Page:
4 Things I’ve Learned About Student Loans

I had a slight panic attack when I thought that I would not have enough loans to cover all my expenses for the first year.

My school sent a letter about the maximum amount of loans that I was able to accept, which I didn’t think was enough money. I called the school, and they recommended that I try to find private loans through a bank or something, which did not make me feel any better. I then contacted my roommates, who were able to explain more about the situation.

1. You might not take out loans for the entire year.

The loans were for fall through spring semesters, so for 9 months. An additional loan can be taken out for the summer semester. My school lists the total tuition for each year, rather than the tuition per unit taken or per semester, so I still have no idea how much I will have to pay for the first and second semester. School begins in 6 days, so I’ll just have to continue being patient. I was reassured by several students that I should have enough money to cover all my expenses, so I’m not worried.

2. You might not receive your loans before classes begin.

Unfortunately, we enroll in classes during orientation. Then our loans are submitted, the loans are sent to the school to pay for tuition, and then the loans are sent to you, about 2-3 weeks after classes start.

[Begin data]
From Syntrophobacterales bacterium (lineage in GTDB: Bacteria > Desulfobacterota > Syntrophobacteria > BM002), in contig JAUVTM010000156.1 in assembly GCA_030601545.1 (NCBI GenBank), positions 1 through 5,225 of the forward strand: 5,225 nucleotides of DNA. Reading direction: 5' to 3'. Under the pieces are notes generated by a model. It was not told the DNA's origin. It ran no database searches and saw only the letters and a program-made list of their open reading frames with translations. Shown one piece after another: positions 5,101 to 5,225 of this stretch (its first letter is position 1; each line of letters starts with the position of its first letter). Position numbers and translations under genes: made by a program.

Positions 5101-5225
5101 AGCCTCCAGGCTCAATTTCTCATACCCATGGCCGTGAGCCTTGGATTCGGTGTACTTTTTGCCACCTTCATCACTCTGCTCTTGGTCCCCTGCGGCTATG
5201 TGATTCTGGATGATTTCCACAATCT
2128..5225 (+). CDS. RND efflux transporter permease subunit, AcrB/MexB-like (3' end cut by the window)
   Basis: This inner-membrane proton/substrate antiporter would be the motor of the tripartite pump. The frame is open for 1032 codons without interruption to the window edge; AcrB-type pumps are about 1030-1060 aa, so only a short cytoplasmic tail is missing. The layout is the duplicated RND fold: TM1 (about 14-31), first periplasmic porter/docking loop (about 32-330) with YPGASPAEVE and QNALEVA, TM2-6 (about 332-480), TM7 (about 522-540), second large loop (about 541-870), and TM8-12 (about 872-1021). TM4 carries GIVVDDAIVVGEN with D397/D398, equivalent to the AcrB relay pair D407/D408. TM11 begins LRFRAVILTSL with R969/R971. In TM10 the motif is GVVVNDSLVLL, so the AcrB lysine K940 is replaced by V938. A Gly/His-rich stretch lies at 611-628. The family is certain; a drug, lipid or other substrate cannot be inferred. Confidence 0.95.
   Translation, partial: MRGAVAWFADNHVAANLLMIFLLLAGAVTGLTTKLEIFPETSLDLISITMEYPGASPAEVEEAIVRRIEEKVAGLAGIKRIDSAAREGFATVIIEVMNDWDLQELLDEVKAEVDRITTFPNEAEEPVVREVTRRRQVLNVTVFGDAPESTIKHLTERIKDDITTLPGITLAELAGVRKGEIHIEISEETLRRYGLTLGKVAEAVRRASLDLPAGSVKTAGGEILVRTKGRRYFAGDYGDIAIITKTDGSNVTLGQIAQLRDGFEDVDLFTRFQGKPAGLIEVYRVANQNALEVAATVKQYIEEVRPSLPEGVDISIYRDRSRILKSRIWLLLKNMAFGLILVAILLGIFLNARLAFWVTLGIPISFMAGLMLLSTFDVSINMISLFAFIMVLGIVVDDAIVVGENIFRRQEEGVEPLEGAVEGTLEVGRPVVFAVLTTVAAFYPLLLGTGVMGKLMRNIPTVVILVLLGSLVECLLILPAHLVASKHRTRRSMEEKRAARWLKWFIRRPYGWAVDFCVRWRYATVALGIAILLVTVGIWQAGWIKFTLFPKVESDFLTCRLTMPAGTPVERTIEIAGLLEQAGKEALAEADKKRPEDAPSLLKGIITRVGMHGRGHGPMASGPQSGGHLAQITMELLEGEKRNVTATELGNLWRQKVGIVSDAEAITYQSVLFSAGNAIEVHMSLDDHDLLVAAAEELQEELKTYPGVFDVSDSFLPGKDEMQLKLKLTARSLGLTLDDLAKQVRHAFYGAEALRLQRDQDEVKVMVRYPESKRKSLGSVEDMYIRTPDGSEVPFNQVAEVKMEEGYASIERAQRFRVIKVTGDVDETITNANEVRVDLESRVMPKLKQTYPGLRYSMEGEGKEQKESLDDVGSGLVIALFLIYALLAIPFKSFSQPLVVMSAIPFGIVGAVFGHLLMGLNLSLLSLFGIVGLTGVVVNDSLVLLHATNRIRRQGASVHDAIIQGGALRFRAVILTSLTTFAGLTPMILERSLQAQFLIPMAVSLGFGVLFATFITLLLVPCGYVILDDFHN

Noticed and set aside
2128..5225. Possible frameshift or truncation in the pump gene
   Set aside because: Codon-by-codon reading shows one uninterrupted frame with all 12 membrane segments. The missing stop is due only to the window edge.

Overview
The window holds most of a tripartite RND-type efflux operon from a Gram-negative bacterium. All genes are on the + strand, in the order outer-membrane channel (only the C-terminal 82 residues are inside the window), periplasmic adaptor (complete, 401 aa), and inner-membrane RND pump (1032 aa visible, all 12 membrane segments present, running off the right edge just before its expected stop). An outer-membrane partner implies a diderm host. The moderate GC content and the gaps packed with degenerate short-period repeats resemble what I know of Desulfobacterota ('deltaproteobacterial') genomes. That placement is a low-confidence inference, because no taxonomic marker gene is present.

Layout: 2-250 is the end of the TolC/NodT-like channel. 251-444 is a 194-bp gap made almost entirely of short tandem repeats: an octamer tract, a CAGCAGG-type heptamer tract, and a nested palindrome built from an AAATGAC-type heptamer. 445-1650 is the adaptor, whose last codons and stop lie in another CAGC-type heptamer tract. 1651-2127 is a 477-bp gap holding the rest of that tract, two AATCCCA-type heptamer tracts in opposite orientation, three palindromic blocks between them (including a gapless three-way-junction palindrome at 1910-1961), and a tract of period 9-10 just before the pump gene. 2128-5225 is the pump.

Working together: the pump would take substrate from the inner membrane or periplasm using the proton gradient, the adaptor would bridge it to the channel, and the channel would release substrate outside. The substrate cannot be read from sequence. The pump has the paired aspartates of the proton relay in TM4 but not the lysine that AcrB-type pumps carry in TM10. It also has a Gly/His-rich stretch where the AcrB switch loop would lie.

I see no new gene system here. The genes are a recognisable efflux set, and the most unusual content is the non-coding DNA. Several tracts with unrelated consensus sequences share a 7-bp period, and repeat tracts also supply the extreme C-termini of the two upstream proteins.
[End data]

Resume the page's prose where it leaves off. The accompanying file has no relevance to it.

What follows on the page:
That means that your rent, security deposit, car, insurance, personal belongings, furniture, books, and food will be paid out of pocket for the first few weeks. Hopefully your school is different, but make sure that you contact the school and find out when you will receive your money.

3. You need to fill out FAFSA to receive student loans.

FAFSA is a free application that you’ve probably filled out before if you’ve been to college. You can enter in your financial information and you’ll automatically be considered an independent student because you are attending graduate school, whether or not your parents still consider you a dependent of theirs. Fill this out by the spring deadline and you’re good to go! My school did not remind me of this, so make sure to remember.

4. Don’t be afraid of loans.

You’ll always owe somebody money. Whether it’s an auto loan, a house loan, or a student loan, it’s a part of life. Seeing the $33,000 in loans written down on paper was an awful feeling. I didn’t make that much money in an entire year, and now I’m responsible for spending that much money in 9 months. It’s hard to accept, but education is an investment.

You should definitely be cautious on how much money you are willing to spend to get this degree. Create a budget, figure out your expected debt once you graduate, and research the average salary of a physical therapist in the location and setting you’d like to work. Private schools, with a tuition around $100,000 or more, are incredibly expensive. Taking an extra year to strengthen your application so you can attend a cheaper school may be a wiser choice.

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